Peer-reviewed analysis finds spending by visitors near historic site supported 1,010 jobs in the local area
VANCOUVER — Tourism at the Fort Vancouver National Historic Site supported 1,010 jobs and led to the spending of $61.8 million in the local area for a cumulative benefit to the local economy of $90.2 million, according to a new National Park Service report.
“Fort Vancouver National Historic Site welcomes visitors from across the country and around the world,” said Superintendent Tracy Fortmann. “We are delighted to share the story of this place and the experiences it provides. We also feature the park as a way to introduce our visitors to this part of the country and all that it offers. National park tourism is a significant driver in the national economy, returning $10 for every $1 invested in the National Park Service, and it’s a big factor in our local economy as well. We appreciate the partnership and support of our neighbors and are glad to be able to give back by helping to sustain local communities.”
A peer-reviewed analysis of visitor spending was conducted by economists Lynne Koontz, of the National Park Service, and Catherine Cullinane Thomas, of the U.S. Geological Survey. Their report found that tourism generated $18.2 billion of direct spending by more than 330 million visitors in communities within 60 miles of national parks and historic sites in 2017. Nationally, the spending supported 306,000 jobs, with 255,900 of those jobs found in gateway communities.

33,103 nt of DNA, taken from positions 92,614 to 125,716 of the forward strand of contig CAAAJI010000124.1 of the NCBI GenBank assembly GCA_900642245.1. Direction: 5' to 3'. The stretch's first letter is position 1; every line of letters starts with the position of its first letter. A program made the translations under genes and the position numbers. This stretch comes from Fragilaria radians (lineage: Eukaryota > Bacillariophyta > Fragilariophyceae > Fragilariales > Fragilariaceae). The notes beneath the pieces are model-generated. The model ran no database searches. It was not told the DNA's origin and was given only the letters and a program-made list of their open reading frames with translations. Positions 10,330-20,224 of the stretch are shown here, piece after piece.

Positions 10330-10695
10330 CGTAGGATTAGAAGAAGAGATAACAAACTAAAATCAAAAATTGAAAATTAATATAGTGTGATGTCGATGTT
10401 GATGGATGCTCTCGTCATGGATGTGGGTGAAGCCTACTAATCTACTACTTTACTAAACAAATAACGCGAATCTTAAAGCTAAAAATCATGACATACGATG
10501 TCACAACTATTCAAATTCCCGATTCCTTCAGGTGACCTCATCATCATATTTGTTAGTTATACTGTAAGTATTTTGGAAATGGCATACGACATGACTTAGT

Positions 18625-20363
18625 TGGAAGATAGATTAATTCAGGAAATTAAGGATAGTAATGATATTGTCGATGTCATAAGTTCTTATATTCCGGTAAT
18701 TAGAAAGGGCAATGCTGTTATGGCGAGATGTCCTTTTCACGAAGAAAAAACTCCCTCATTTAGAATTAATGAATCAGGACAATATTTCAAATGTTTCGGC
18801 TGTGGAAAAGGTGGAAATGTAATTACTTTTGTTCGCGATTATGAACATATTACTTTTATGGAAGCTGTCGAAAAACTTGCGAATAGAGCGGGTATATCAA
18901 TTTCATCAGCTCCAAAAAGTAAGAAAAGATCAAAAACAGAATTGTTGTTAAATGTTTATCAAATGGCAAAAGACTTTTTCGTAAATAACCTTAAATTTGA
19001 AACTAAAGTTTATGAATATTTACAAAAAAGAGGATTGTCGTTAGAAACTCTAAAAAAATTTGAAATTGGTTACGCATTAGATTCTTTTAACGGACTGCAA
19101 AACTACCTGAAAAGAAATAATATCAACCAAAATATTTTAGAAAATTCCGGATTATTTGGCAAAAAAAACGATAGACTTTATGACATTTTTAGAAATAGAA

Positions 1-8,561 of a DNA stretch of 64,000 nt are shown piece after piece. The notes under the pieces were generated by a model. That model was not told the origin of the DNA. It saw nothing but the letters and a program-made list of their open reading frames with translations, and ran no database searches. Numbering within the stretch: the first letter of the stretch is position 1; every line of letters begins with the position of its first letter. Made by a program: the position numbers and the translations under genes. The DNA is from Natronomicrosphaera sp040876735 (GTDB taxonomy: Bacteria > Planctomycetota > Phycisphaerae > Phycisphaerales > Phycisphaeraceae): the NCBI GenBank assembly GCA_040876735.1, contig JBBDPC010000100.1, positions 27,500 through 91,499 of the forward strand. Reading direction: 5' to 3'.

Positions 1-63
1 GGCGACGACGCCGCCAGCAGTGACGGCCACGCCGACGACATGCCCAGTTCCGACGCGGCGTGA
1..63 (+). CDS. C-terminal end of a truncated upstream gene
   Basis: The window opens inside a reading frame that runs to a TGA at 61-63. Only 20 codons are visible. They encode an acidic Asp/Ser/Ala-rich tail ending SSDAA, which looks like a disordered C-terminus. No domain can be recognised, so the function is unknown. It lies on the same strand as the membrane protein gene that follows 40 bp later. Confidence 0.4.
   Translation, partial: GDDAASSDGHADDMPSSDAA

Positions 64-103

According to the report, the cumulative benefit to the U.S. economy was $35.8 nillion.
“The lodging sector received the highest direct contributions with $5.5 billion in economic output to local gateway economies and 49,000 jobs,” according to a press release announcing the report. “The restaurants sector received the next greatest direct contributions with $3.7 billion in economic output to local gateway economies and 60,500 jobs.”
According to the 2017 report, most park visitor spending was for lodging and camping (32.9 percent) followed by food and beverages (27.5 percent), gas and oil (12.1 percent), souvenirs and other expenses (10.1 percent), admissions and fees (10 percent) and local transportation (7.5 percent).
Fortmann said Fort Vancouver is proud of its role in bringing visitors to Clark County.
“This national park has been part of the Southwest Washington community since 1948, and is part of the fabric of the Pacific Northwest,” she said. “It is an honor and a privilege for us to help our visitors learn about and reflect upon the history of this place, and we will continue this work in perpetuity.”
An interactive tool providing a closer look at the data and the full report is available at the National Park Service Social Science Program website at www.nps.gov/subjects/socialscience/vse.htm
To learn more about national parks in Washington, visit www.nps.gov/washington.
To learn more about accomplishments in the year 2017 at Fort Vancouver National Historic Site, download the park’s Superintendent’s Annual Report at https://www.nps.gov/fova/learn/news/annualreport.htm.